Assignee: Aniket Mokashi
    Priority: Minor
    Fix For: 0.8.0

    Attachments: NativeImplInitial.patch, NativeMapReduceFinale1.patch, TestWordCount.jar


    Assume a user had a job that broke easily into three pieces. Further assume that pieces one and three were easily expressible in pig, but that piece two needed to be written in map reduce for whatever reason (performance, something that pig could not easily express, legacy job that was too important to change, etc.). Today the user would either have to use map reduce for the entire job or manually handle the stitching together of pig and map reduce jobs. What if instead pig provided a NATIVE keyword that would allow the script to pass off the data stream to the underlying system (in this case map reduce). The semantics of NATIVE would vary by underlying system. In the map reduce case, we would assume that this indicated a collection of one or more fully contained map reduce jobs, so that pig would store the data, invoke the map reduce jobs, and then read the resulting data to continue. It might look something like this:
    {code}
    A = load 'myfile';
    X = load 'myotherfile';
    B = group A by $0;
    C = foreach B generate group, myudf(B);
    D = native (jar=mymr.jar, infile=frompig outfile=topig);
    E = join D by $0, X by $0;
    ...
    {code}
    This differs from streaming in that it allows the user to insert an arbitrary amount of native processing, whereas streaming allows the insertion of one binary. It also differs in that, for streaming, data is piped directly into and out of the binary as part of the pig pipeline. Here the pipeline would be broken, data written to disk, and the native block invoked, then data read back from disk.
    Another alternative is to say this is unnecessary because the user can do the coordination from java, using the PIgServer interface to run pig and calling the map reduce job explicitly. The advantages of the native keyword are that the user need not be worried about coordination between the jobs, pig will take care of it. Also the user can make use of existing java applications without being a java programmer.
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  • Aniket Mokashi (JIRA) at Aug 20, 2010 at 12:56 am
    [ https://issues.apache.org/jira/browse/PIG-506?page=com.atlassian.jira.plugin.system.issuetabpanels:all-tabpanel ]

    Aniket Mokashi updated PIG-506:
    -------------------------------

    Attachment: NativeMapReduceFinale2.patch

    Submitting the updated patch
    Does pig need a NATIVE keyword?
    -------------------------------

    Key: PIG-506
    URL: https://issues.apache.org/jira/browse/PIG-506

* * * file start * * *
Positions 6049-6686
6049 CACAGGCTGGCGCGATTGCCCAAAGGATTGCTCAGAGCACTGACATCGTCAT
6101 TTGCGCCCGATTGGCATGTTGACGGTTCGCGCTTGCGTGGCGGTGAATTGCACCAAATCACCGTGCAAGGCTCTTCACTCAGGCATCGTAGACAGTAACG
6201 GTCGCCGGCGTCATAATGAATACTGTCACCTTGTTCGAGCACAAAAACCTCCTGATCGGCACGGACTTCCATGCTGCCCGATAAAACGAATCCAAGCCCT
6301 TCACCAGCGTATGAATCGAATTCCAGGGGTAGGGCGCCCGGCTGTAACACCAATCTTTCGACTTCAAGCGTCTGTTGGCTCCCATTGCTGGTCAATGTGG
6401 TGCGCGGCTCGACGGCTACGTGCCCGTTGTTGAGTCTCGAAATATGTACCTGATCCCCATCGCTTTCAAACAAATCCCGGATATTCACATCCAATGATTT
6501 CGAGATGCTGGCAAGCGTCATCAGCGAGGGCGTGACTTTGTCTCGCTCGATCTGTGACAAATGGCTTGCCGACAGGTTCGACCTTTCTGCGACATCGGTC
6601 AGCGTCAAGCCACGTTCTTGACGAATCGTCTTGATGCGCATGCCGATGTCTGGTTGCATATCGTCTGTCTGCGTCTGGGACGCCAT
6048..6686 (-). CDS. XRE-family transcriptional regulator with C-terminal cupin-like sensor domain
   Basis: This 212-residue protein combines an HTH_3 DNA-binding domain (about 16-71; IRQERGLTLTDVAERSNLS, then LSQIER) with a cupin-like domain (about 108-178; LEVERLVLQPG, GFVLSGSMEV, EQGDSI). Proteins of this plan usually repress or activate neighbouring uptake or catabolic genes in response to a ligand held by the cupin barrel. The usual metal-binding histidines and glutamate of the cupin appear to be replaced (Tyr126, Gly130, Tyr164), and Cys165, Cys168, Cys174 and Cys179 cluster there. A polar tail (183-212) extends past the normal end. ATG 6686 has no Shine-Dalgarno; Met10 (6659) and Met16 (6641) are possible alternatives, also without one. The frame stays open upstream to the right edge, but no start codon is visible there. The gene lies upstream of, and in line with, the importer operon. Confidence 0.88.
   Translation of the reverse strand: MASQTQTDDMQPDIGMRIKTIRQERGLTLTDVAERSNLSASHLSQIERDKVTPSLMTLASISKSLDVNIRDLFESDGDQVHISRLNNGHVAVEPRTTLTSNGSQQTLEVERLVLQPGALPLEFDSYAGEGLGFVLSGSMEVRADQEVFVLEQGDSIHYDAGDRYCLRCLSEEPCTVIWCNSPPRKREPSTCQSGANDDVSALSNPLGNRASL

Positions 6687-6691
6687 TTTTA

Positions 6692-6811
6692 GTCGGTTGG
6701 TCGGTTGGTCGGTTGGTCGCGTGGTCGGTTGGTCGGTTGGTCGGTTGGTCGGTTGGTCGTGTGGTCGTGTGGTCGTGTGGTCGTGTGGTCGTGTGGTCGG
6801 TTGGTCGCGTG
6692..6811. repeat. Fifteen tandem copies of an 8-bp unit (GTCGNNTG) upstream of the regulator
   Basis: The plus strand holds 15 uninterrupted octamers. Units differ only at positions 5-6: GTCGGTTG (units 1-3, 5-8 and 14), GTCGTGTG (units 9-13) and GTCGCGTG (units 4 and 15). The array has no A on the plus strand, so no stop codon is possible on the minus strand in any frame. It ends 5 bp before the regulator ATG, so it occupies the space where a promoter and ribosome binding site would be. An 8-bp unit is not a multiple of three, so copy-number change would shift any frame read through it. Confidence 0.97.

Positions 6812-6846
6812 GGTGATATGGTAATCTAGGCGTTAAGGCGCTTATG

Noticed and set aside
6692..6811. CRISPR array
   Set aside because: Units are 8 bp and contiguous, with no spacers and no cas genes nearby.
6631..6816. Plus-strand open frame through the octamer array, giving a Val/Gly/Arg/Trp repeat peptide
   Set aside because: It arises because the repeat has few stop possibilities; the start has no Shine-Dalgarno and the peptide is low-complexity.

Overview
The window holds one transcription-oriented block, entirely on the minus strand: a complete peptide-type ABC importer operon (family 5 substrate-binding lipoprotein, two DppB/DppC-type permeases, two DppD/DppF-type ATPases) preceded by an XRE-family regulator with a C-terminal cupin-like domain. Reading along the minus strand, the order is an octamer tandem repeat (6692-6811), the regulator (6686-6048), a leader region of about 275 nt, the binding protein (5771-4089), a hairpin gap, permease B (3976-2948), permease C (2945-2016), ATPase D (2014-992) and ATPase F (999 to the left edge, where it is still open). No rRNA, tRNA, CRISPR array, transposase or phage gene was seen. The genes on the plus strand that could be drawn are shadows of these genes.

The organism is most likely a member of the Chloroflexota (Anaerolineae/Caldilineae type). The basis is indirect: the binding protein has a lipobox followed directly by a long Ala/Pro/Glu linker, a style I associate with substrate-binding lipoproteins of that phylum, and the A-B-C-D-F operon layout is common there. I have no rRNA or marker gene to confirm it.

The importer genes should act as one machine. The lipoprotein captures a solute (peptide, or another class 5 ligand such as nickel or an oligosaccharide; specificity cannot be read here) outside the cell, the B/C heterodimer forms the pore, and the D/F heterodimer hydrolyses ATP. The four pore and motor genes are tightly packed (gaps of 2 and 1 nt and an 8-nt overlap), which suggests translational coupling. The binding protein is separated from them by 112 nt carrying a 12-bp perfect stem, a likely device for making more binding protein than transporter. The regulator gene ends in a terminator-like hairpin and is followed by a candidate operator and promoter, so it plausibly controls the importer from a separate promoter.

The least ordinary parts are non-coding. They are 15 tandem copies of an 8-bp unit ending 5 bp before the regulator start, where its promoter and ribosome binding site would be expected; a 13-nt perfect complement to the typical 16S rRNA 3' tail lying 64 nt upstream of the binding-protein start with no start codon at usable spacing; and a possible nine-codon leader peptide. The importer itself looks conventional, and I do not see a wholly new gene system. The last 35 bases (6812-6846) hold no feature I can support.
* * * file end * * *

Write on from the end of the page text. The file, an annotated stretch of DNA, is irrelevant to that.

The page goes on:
Project: Pig
    Issue Type: New Feature
    Components: impl
    Reporter: Alan Gates
    Assignee: Aniket Mokashi
    Priority: Minor
    Fix For: 0.8.0

    Attachments: NativeImplInitial.patch, NativeMapReduceFinale1.patch, NativeMapReduceFinale2.patch, TestWordCount.jar


    Assume a user had a job that broke easily into three pieces. Further assume that pieces one and three were easily expressible in pig, but that piece two needed to be written in map reduce for whatever reason (performance, something that pig could not easily express, legacy job that was too important to change, etc.). Today the user would either have to use map reduce for the entire job or manually handle the stitching together of pig and map reduce jobs. What if instead pig provided a NATIVE keyword that would allow the script to pass off the data stream to the underlying system (in this case map reduce). The semantics of NATIVE would vary by underlying system. In the map reduce case, we would assume that this indicated a collection of one or more fully contained map reduce jobs, so that pig would store the data, invoke the map reduce jobs, and then read the resulting data to continue. It might look something like this:
    {code}
    A = load 'myfile';
    X = load 'myotherfile';
    B = group A by $0;
    C = foreach B generate group, myudf(B);
    D = native (jar=mymr.jar, infile=frompig outfile=topig);
    E = join D by $0, X by $0;
    ...
    {code}
    This differs from streaming in that it allows the user to insert an arbitrary amount of native processing, whereas streaming allows the insertion of one binary. It also differs in that, for streaming, data is piped directly into and out of the binary as part of the pig pipeline. Here the pipeline would be broken, data written to disk, and the native block invoked, then data read back from disk.